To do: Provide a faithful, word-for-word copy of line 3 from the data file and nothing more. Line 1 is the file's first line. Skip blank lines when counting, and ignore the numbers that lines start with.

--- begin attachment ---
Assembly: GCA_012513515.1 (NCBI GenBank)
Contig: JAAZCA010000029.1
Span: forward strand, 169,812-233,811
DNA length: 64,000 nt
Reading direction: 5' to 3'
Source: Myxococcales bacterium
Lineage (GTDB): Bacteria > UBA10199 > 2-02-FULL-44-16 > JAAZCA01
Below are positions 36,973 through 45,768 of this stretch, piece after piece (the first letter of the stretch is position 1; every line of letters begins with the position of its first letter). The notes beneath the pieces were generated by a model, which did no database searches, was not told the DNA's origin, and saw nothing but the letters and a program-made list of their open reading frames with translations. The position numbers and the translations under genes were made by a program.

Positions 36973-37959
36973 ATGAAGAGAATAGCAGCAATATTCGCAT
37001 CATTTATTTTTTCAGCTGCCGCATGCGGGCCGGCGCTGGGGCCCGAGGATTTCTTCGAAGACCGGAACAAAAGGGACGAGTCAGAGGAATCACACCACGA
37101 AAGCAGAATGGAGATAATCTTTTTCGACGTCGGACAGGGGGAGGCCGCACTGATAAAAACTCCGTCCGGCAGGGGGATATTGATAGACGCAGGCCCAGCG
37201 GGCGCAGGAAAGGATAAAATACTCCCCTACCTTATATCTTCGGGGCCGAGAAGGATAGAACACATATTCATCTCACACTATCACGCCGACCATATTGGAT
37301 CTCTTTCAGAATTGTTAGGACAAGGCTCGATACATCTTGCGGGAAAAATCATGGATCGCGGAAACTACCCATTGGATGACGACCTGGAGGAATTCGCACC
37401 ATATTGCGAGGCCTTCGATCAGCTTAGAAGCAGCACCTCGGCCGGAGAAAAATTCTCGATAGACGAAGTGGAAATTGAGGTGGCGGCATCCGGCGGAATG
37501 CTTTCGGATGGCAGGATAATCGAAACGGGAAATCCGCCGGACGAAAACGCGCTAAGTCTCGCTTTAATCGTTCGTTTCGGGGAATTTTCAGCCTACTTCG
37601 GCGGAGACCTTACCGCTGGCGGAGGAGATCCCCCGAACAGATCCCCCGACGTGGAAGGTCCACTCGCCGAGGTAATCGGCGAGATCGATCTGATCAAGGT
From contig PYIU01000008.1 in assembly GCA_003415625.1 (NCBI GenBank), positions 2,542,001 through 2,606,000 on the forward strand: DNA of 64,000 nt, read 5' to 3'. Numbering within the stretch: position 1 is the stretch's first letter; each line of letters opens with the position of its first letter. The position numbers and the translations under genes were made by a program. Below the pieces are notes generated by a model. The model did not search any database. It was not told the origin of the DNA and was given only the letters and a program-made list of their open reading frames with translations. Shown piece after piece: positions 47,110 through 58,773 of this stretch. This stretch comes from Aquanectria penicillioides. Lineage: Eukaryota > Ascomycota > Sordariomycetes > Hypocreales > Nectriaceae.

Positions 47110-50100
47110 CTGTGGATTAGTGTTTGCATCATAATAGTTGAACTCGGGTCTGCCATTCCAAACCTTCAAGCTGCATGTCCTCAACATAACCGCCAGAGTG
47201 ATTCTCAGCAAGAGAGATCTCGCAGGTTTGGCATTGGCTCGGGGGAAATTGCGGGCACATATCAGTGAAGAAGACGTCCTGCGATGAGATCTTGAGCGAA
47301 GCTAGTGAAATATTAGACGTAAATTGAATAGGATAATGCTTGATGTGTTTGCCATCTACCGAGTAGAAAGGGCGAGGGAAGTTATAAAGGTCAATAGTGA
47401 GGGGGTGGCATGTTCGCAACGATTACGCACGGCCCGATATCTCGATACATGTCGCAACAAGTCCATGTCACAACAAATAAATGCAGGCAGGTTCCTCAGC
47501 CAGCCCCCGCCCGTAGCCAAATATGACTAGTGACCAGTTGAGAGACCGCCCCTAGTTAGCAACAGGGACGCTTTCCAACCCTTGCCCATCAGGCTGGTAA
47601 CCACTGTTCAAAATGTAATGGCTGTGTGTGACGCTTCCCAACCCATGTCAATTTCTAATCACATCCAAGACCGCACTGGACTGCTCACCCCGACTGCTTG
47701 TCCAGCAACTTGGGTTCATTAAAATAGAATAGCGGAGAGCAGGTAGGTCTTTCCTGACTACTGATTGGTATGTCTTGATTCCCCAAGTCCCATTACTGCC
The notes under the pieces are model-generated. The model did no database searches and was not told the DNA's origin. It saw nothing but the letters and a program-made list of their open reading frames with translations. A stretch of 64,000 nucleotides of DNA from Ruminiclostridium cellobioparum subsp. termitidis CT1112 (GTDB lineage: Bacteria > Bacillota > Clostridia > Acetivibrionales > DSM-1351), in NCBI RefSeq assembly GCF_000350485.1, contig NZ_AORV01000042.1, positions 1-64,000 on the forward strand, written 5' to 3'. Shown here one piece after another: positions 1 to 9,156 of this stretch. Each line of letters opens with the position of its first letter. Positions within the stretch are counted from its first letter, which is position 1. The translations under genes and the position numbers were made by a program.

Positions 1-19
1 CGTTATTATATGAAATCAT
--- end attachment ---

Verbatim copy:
Span: forward strand, 169,812-233,811